Should declining mobility impact monetary policy?
By Scott Sumner
David Beckworth has a new post discussing the implications of declining interstate mobility for whether or not America is an optimal currency area. Adam Ozimek has a post suggesting that lower labor mobility might imply a need for additional monetary stimulus:
So overall, we less mobility out of struggling places, and even if we could incentivize more mobility out of struggling places it is likely that this adjustment measure’s efficacy has fallen as declining populations create a different negative economic shock that would counteract the positive effects of a tighter labor market. What is the implication for monetary policy? If the Fed was setting interest rates for the worst performing 20% of the U.S., it would keep interest rates lower for longer. This would result in overheating in some parts of the country that are farther along in their recoveries. However, the costs of above trend inflation in the cyclically recovered parts of the country are lower than the costs of remaining cyclical slack in the struggling parts. Letting inflation run ahead of target will help the places that are behind catch up, while those places that are ahead will merely experience some low cost excess inflation.
I don’t think this is correct, although I have an open mind on the issue. Here are some thoughts:
1. The Fed targets inflation at 2%. Monetary theory suggests that policy is roughly superneutral with respect to changes in trend inflation, at least in the long run. That means there is no long run trade off between inflation and unemployment. The average unemployment rate will be about the same at 2% trend inflation and 6% trend inflation. I say “roughly” because this is not exactly true, but the science of economics is not far enough advanced to know whether average unemployment would be slightly lower at 6% trend inflation, or slightly higher.
2. Because of point one, it’s meaningless to talk about monetary policy “hawks” and “doves”. A hawk or a dove is someone who does not have a clear understanding of monetary theory. The decline in mobility has no obvious implications for the optimal trend rate of inflation.
3. Ozimek’s post doesn’t mention a higher trend rate of inflation, but rather the possibility that monetary policy should be more expansionary at this point in time. This raises the question of whether declining mobility impacts the optimal degree of flexibility in the Fed’s “flexible inflation target.” This is certainly possible.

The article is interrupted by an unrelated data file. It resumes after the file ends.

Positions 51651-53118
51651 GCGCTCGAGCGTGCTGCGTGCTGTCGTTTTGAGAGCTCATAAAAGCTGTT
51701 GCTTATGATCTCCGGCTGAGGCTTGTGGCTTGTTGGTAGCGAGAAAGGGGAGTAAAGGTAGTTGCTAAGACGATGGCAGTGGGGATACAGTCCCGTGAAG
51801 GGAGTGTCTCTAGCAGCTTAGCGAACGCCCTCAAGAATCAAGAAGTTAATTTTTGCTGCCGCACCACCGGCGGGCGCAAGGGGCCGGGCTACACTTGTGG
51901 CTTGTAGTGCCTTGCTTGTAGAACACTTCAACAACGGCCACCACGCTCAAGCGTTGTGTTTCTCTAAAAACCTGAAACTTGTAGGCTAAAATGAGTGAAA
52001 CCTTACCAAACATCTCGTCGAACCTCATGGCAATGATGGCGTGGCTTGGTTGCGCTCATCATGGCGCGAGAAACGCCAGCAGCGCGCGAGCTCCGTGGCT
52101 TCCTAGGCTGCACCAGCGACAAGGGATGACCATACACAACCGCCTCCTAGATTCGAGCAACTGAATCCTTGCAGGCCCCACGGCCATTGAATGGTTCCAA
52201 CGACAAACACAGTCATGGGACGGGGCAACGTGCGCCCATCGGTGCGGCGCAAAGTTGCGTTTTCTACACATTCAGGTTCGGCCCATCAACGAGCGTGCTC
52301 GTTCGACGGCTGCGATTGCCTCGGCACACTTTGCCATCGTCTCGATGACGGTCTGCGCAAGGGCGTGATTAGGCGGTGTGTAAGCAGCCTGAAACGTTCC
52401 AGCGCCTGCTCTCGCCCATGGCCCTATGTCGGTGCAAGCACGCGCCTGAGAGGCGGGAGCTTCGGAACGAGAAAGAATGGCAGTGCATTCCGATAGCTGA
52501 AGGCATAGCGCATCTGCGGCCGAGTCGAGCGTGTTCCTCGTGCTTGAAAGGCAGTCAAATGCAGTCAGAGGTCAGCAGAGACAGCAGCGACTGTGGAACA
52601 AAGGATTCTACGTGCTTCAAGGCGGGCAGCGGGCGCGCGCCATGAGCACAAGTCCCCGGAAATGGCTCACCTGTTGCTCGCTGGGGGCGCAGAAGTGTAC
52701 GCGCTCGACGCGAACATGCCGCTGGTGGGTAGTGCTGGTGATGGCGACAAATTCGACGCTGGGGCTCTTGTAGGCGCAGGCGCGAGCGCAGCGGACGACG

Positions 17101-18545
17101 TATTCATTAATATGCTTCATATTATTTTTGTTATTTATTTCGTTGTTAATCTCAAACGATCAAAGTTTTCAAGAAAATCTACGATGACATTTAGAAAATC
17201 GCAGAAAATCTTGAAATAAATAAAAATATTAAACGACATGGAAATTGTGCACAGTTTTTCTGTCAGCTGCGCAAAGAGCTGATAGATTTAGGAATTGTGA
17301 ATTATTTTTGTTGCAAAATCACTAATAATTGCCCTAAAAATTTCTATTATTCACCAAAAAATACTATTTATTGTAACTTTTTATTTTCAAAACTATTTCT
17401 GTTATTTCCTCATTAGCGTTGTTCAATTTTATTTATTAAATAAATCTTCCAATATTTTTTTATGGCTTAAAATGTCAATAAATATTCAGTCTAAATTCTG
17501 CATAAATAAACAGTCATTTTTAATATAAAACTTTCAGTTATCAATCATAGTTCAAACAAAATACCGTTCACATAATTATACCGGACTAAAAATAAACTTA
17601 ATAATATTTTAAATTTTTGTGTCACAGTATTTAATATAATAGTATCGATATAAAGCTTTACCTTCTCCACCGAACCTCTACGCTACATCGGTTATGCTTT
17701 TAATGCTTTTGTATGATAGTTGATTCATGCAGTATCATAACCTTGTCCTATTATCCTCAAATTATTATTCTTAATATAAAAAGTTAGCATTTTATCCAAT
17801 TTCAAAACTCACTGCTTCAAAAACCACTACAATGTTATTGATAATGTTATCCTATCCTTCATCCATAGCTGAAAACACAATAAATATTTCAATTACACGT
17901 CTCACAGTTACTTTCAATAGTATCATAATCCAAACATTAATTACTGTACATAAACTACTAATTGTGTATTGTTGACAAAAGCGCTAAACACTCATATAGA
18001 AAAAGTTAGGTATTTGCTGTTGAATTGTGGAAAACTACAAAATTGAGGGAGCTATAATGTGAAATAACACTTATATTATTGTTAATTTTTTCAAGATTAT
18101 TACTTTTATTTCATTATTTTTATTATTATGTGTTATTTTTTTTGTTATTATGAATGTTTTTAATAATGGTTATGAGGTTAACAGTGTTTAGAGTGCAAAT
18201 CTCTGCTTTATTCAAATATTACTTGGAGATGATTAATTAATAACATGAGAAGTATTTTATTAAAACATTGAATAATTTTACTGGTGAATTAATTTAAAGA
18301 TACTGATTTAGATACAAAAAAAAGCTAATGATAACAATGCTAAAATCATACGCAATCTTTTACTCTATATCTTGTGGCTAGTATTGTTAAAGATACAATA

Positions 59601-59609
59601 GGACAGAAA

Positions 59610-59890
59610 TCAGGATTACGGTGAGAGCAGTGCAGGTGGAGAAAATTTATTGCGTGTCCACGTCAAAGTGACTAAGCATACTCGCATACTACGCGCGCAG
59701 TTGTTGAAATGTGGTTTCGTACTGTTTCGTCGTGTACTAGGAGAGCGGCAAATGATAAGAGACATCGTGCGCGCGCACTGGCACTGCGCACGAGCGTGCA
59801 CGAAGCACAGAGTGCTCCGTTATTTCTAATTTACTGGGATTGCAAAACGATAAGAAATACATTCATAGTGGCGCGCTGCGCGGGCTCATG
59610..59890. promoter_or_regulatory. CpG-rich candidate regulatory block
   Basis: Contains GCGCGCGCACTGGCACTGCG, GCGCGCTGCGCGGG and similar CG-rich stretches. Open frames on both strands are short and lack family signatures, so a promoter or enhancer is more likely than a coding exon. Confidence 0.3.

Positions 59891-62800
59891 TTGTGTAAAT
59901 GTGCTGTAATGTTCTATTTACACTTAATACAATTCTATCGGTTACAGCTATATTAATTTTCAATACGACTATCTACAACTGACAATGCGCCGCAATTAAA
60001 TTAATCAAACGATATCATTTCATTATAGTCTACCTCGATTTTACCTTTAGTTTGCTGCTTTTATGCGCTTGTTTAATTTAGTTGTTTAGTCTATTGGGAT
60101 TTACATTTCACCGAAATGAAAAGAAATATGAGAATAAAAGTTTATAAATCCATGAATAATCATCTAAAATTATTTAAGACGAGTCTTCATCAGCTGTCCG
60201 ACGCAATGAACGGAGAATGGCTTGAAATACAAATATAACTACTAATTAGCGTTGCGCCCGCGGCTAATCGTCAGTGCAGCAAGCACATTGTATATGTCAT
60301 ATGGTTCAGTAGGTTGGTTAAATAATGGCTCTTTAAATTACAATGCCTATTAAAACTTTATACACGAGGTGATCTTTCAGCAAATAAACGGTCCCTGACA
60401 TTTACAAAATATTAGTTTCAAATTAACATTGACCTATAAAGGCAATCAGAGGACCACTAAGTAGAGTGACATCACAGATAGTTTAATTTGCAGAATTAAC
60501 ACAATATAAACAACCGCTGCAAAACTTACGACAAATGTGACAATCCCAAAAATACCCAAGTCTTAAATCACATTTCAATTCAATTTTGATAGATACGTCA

4. The best way to think about flexibility is to start by imagining a simple inflation target—single mandate—and then consider what happens if Congress adds a second mandate for employment. Most economists don’t think the second mandate affects the optimal trend rate of inflation (except ruling out ultra-low trend inflation), but do think that it impacts the optimal cyclicality of inflation. With a dual mandate, policy should be a bit more expansionary during periods of high unemployment and a bit more contractionary during periods of low unemployment. That is, policy would be slightly more countercyclical—“leaning against the wind.” NGDP targeting is one example.
5. I’m not sure how declining labor mobility impacts the optimal degree of flexibility, but I’d guess that it implies that the Fed should pay a bit more attention to unemployment than would be the case if labor mobility were high. Adam seems to have the same view.
6. The unemployment rate is currently 4.3%, which is the lowest rate since 1970, excluding a two-year period around the millennium. Obviously this is a period of relatively low unemployment. Thus if we are going to ask monetary policy to pay a bit more attention to the unemployment rate, then we’d actually want a tighter monetary policy at this point in time.
In general, the best way to think about monetary policy is not to imagine what sort of policy would make us better off at this moment in time (that would almost always be a more expansionary policy), but rather what sort of monetary regime performs best over a long span of time, given the structure of the economy. For this timeless perspective, the issue is not about hawks vs. doves, it’s about how much weight to put on the employment part of the dual mandate. But remember, if you put more weight on employment it means a tighter monetary policy when the unemployment rate is lower than average—like right now.
I wish monetary policy could always be more expansionary than average, but unfortunately that only works in one place:
PS. I think you could actually make a stronger argument for declining mobility creating a need for a higher inflation target—based on how the zero bound problem affects the Fed’s ability to hit its dual mandate. But that’s very different from calling for easier money right now.